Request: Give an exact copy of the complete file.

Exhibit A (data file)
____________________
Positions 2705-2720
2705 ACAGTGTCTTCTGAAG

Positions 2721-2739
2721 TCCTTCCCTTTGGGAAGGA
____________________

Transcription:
Positions 2705-2720
2705 ACAGTGTCTTCTGAAG

Positions 2721-2739
2721 TCCTTCCCTTTGGGAAGGA